Of 8 nations polled, people in France and the U.S. are most concerned about the disease coming home and most supportive of a travel ban for people arriving from Ebola-affected countries
Experts are cautiously optimistic that the Ebola outbreak in West Africa has entered a new phase, with the number of new cases rising at a slower rate. Even so, around 1,000 cases per week are expected, and governments in the region and around the world will remain on high alert. New YouGov research into public perception of the epidemic reveals just how big a story it has become around the world. In surveys conducted from October 23-28 in seven European countries – Great Britain, France, Germany, Denmark, Sweden, Finland and Norway – between 94 and 98% of people had heard about the outbreak. In a survey conducted from October 30-November 2 in the United States, 96% of Americans reported the same thing.
People in France and the United States are the most worried about Ebola coming to their home countries. 21% of Americans are “very concerned” about a major outbreak arriving in the United States in the next year, and another third (33%) of Americans are “fairly concerned”, meaning most people (53%) are at least somewhat worried. In France, fewer are very concerned (17%), but more are fairly concerned (41%), for a total of 58%. Nearly half (47%) of British people are also worried about a major outbreak at home.
The Danish are the least worried of the lot – only 21% are very or fairly concerned.
The French public is also by far the most concerned about “you or someone in your family” contracting the disease (48% fairly or very concerned), with the United States second (30%) and Britain third (22%).
The United States has seen a greater number of Ebola cases – four – at home than any of the countries polled. However, Paris and London have also been top destinations for flights from West African countries, and both France and the United Kingdom count former colonies among the most-affected countries, factors which likely impact perceptions of the outbreak.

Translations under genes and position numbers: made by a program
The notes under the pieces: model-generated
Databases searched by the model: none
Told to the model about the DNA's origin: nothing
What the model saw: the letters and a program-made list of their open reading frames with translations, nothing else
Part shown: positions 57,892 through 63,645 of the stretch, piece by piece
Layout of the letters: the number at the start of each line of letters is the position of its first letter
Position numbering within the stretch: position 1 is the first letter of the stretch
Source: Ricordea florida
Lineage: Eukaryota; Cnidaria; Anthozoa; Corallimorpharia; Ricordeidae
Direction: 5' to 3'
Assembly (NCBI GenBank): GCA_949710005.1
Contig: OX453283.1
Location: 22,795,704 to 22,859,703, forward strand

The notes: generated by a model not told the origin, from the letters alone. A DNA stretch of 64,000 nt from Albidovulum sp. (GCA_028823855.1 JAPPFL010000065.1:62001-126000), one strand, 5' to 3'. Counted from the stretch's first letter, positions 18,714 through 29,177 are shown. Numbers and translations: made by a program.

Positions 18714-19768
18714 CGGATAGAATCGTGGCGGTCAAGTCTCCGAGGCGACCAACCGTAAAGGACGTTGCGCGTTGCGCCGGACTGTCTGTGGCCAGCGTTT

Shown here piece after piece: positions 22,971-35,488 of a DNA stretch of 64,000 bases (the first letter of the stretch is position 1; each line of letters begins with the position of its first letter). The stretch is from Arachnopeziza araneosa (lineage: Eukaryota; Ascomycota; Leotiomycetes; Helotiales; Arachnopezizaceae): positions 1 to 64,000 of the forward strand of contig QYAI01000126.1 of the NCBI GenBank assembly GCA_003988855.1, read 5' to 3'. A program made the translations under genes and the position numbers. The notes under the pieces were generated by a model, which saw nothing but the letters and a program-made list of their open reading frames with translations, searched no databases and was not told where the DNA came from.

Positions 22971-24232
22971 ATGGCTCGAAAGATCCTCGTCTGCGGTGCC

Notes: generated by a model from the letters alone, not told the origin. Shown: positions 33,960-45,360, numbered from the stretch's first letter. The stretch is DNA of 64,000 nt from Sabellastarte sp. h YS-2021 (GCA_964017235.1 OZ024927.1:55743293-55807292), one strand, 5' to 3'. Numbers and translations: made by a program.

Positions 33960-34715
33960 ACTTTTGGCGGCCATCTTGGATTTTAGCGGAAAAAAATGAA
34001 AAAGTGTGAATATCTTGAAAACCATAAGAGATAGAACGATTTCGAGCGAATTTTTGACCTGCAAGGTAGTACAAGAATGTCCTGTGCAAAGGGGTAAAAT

Stopping the spread of Ebola
People in the countries polled are generally supportive of government action to stop the disease at its source. Public approval for government spending to specifically help fight Ebola in Africa ranges from 64% in Norway to 79% in Sweden, while opposition is low (10-22%). Most people in each of the eight countries also approve of a measure that has already been widely implemented – mandatory screening (such as temperature checks) of people arriving from countries in Africa affected by Ebola.
However, there is less consensus when it comes to an outright ban on people arriving from these countries: the move is backed by a majority of the public only in France, where 51% say these travellers should be banned from entering France and 39% disagree, and the United States, where the numbers are 53%-32%.
Elsewhere, the greatest support for a ban is in Germany (47%-39%) or Great Britain (45%- 38%). Narrow majorities oppose a travel ban in the four Nordic countries polled.
Travel restrictions have varied across Europe and in the United States. While Germany has not instituted a screening or monitoring policy for people who have recently been to these countries, the United States has. Direct flights to Sierra Leone from London have been suspended, and the French government has advised against non-essential travel to West Africa.